The draw is flawless and the smoke is full, both in volume and thickness, with a beautiful white color. The ash is light gray, past dense and part beautifully layered. The burn is razor sharp. The cigar is medium full bodied and full flavored. The smoke time is an hour and fifteen minutes.


Would I buy this cigar again? Yes and I recommend everyone to check out this brand.


Score: 92
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Bucanero Z Churchill


The 7×50 Churchill looks thinner due to the box pressed shape and has a nice  light brown wrapper with only a few thin veins. The touch is velvet like. The construction feels good, the cap is placed nicely, all in all this is a good looking cigar with a very pretty ring as described above. The cigar has a mild woody aroma.


I cut the cigar, the cold draw is fine. I just taste a bit of a salty tobacco flavor. After lighting I taste a coffee, dirt, lemon and herb flavor. After half an inch I taste herbs, licorice, lemon and sawdust. After a third I taste a nice red pepper. Halfway i taste wood and herbs with a little pepper. The final third starts peppery and with five spice, a little sweetness and lemon. The pepper grows in strength with cinnamon and a bit of a carrot flavor that I happen to like.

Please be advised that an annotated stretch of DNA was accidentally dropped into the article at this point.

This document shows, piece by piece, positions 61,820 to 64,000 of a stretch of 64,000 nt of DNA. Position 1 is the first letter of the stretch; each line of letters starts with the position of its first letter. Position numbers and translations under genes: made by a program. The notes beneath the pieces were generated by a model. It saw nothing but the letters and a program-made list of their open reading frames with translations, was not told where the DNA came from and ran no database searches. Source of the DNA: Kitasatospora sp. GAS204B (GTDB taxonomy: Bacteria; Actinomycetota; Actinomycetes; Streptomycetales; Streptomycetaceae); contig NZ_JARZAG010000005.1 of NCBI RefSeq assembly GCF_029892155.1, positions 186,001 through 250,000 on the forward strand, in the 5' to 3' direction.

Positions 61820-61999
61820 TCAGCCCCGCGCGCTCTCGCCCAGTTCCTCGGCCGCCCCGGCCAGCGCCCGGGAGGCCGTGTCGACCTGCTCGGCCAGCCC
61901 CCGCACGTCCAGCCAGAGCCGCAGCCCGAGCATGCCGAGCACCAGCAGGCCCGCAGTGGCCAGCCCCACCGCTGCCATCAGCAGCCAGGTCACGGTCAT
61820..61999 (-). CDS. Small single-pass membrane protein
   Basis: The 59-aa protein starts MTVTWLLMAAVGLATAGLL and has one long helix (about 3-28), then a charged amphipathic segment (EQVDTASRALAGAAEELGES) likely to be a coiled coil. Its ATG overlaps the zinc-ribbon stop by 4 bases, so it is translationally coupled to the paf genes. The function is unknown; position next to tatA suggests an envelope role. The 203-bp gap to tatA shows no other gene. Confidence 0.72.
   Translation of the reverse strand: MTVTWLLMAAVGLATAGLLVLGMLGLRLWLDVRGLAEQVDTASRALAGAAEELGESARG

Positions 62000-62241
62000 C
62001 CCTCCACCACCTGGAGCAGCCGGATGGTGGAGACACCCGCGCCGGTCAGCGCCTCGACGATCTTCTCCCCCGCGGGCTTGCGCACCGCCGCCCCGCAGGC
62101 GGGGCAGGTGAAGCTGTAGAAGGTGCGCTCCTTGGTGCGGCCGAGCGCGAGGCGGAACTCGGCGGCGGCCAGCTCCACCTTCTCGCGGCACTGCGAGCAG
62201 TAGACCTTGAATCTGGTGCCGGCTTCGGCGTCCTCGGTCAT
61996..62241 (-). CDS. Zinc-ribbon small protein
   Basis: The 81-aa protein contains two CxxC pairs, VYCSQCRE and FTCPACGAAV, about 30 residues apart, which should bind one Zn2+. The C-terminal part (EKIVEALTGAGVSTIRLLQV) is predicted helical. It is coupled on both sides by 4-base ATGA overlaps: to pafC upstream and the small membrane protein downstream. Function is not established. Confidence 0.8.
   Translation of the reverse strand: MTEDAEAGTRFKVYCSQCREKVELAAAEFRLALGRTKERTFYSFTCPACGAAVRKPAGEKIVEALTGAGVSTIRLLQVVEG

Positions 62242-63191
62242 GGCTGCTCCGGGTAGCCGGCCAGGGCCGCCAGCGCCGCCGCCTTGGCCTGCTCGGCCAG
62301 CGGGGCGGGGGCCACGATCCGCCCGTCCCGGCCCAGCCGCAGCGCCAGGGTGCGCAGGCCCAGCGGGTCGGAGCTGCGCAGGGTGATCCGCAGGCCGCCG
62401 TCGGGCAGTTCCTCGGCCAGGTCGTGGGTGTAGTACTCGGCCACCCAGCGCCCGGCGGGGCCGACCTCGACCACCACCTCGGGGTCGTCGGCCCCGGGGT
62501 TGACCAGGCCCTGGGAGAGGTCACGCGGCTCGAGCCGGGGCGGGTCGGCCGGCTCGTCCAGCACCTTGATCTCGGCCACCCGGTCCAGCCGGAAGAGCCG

The draw is fantastic. The light gray colored ash is layered and dense. The smoke is nice and thick. I would call this cigar medium plus bodied and full flavored. There is enough evolution. The smoke time is an hour and forty five minutes.


Would I buy this cigar again? I prefer the Toro.

Score: 91
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Categories: 91, 92, Bucanero, Nicaraguan cigars | Tags: , , , , | Leave a comment

El Criollito Half Corona

Abe Flores created this blend as a European release, and if the FDA gets their way and their proposed policy on cigars doesn’t get overthrown by the senate and the house of representatives that will be something we will see a lot more, European releases. Even though I’m European and think it’s cool that there are some cigars that we can get that aren’t available in the USA instead of the other way around, I would hate to see that happen.